Nevertheless, after a revision of herbarium material and live plants in the field, and confronting our observations with previous analyses of Bidens herzogii (Sherff 1934, Hind 2013), we note important morphological variations and measurement ranges of stems, roots, inflorescences, heads, florets, and achenes, that here we would like to provide. At the same time, we discuss on morphological boundaries between Cosmos and Bidens and the infrageneric taxonomic relationship of B. herzogii based on morphology and the first chromosome count for the species. Finally, based on our biogeographic work, we detect that potential geographical distribution of Bidens herzogii could predict key similar areas for potential conservation and reveal patterns of endemism and species richness in the Bolivian Cerrado.



Bidens herzogii was collected in the type locality and other sites nearby. Extensive sampling captured much of its morphological, ecological, and geographic variation. Vouchers were deposited at USZ, IBUG and MEXU. The morphological data was complemented with the revision of specimens at BOLV, G, IBUG, MEXU, and USZ (herbarium acronyms following Thiers 2013).

For chromosome counts, mitotic metaphase cells from root tips were observed. The root tips were obtained from three individuals obtained from the type locality and cultivated under greenhouse conditions (see in specimens examined for analyzed material). Root tips were pretreated with 0.002 M 8-hydroxyquinoline for 5 h at 5-10°C. Then, the material was hydrolyzed in 5 N HCl at room temperature for 25 min and washed in distilled water. The root-tips were squashed and stored at -20°C for 3 days. The slides were subsequently dried at room temperature and then stained with 1% acetorcein. Mitotic metaphase figures were photographed with a Zeiss Axiostar microscope and AxioCam ICc1 digital camera equipped with Axiovision 4.8 software.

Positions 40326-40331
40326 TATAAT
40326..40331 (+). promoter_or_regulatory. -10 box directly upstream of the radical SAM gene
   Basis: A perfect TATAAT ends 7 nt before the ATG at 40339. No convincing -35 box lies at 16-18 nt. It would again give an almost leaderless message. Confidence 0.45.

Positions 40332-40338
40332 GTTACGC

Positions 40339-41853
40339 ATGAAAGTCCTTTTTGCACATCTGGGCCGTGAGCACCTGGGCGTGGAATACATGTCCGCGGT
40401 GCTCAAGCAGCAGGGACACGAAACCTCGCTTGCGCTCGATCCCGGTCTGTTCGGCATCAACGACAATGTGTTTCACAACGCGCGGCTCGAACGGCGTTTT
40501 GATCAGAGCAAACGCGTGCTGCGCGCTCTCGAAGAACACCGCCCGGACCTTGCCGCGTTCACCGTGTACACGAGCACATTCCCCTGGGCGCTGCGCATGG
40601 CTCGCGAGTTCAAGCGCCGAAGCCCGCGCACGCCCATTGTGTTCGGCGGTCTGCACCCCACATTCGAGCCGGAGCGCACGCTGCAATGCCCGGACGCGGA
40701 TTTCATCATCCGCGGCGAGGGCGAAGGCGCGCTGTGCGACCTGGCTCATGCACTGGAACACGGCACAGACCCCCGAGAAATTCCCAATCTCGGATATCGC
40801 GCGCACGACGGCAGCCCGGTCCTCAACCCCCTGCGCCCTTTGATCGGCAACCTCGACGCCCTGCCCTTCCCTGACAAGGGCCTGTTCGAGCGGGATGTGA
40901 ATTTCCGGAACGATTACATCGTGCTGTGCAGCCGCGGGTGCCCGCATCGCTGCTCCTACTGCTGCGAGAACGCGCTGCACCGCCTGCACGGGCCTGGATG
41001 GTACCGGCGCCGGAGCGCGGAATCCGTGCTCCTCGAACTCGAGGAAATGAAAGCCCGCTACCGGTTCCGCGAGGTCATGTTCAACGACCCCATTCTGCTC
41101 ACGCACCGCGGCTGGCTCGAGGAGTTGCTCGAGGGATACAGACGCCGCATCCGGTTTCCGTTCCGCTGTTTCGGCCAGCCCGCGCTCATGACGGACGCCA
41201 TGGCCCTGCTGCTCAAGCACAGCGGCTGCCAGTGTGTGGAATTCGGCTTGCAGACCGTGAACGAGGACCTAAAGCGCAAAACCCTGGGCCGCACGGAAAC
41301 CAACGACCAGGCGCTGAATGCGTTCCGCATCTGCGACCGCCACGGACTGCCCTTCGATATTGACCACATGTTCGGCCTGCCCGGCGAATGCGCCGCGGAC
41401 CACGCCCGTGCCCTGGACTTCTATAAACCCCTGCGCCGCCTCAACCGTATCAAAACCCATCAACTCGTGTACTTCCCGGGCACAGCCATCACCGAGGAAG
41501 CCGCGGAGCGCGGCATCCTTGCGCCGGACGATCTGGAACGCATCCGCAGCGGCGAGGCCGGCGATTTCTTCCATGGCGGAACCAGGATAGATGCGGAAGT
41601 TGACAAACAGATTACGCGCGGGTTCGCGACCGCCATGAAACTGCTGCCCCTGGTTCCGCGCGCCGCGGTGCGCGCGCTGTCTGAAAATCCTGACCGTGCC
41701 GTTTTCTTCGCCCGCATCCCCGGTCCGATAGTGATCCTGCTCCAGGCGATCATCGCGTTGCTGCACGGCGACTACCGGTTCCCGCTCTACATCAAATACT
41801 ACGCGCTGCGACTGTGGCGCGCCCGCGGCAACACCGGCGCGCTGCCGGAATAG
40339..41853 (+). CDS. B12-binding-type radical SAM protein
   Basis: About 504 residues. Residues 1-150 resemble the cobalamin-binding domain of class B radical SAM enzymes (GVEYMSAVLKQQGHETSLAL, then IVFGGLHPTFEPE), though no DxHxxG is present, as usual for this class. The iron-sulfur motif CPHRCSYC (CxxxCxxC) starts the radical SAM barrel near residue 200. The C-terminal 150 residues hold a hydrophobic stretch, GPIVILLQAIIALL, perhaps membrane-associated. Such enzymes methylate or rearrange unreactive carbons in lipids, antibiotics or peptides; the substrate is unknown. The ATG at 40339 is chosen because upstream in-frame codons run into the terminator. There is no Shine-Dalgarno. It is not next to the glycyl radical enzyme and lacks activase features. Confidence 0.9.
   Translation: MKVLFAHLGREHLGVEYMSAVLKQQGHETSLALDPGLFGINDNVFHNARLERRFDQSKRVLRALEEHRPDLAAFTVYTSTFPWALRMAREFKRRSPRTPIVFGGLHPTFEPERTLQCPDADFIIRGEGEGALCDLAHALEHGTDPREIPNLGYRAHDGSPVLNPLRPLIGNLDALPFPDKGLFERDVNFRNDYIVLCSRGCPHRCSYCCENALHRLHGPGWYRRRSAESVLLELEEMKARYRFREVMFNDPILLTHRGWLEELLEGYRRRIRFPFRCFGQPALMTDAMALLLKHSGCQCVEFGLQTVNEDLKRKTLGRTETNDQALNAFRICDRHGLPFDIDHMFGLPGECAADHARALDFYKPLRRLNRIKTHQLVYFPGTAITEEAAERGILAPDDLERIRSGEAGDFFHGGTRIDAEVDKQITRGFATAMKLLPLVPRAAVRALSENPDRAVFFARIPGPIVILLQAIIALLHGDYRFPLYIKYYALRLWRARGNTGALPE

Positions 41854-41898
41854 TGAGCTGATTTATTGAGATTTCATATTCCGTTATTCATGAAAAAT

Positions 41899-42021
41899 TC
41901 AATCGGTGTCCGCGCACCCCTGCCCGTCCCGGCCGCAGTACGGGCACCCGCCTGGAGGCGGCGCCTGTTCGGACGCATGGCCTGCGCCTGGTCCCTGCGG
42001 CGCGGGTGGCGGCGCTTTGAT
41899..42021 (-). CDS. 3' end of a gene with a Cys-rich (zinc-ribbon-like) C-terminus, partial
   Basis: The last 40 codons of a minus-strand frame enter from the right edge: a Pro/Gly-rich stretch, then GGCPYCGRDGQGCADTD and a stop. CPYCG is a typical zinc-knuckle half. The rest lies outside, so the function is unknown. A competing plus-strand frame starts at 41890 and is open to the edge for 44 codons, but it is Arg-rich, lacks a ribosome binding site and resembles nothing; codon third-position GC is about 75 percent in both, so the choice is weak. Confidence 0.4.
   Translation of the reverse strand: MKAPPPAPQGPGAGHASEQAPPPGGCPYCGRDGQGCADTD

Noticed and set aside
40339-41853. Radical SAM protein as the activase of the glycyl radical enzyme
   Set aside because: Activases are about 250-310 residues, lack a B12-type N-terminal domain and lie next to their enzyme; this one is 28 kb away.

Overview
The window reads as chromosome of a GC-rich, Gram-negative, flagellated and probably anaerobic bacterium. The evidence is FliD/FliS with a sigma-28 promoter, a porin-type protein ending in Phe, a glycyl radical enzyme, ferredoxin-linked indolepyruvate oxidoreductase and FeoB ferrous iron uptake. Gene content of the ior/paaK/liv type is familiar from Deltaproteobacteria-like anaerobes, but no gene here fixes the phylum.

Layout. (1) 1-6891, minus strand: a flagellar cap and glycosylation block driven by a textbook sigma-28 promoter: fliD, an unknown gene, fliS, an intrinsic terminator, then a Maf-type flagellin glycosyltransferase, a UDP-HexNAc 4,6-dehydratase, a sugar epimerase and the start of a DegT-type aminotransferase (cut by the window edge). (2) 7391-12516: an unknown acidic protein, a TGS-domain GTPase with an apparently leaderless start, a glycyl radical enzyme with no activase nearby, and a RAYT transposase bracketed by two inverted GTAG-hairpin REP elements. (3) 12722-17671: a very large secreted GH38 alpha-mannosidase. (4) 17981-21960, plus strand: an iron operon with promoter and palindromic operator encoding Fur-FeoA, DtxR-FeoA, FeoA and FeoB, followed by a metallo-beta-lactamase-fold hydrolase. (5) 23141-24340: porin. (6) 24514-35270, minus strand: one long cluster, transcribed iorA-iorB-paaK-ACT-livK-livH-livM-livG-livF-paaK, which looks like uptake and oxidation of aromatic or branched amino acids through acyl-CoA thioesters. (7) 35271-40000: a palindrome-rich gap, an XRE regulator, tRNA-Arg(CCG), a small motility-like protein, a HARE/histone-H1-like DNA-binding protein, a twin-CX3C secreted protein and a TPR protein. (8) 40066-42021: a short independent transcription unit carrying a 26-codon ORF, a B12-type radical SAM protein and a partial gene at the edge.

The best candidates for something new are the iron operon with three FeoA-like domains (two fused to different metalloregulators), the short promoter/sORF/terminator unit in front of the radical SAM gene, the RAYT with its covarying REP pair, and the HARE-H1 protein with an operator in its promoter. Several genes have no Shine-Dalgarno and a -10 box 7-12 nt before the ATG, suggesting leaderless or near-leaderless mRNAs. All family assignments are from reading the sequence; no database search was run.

Geographic information attached to herbarium specimens and the localities obtained from the field work were used for niche modeling, implemented in MaxEnt (Phillips et al. 2006) and following the protocols described by Cruz-Cárdenas et al. (2012). We used 19 climatic variables from WorldClim dataset (Hijmans et al. 2005) and eight occurrence points of Bidens herzogii. There are various regionalization proposals for Bolivia (Olson et al. 2001, Morrone 2004, Flores-Baltazar 2013, Ledezma-Kravarovic 2013). According to Flores-Baltazar (2013), the Chaco and the Chiquitania are two different biogeographic provinces and Bidens herzogii has been collected in both of them. Unfortunately, the author did not offer a digital mask. Alternatively, Morrone (2004) recognized only the Chaco biogeographic province and provided a mask. All points of occurrence are located at the Chaco province (Morrone 2004). In order to define the potential range of B. herzogii, we employed the maximum sensitivity test plus specificity suggested by Liu et al. (2005). According to this criterion, greater probability values represent the potential area of the species. The area obtained was divided into three categories, based on areas of potential distribution with medium, high and very high occurrence probabilities. This procedure was achieved dividing by three the range of probability values of the species (J.L. Villaseñor-Ríos, pers. com., 2013).



Notes on morphological description and chromosome count

Bidens herzogii (Sherff) D.J.N. Hind, Kew Bulletin:68. 2013. Fig. 1.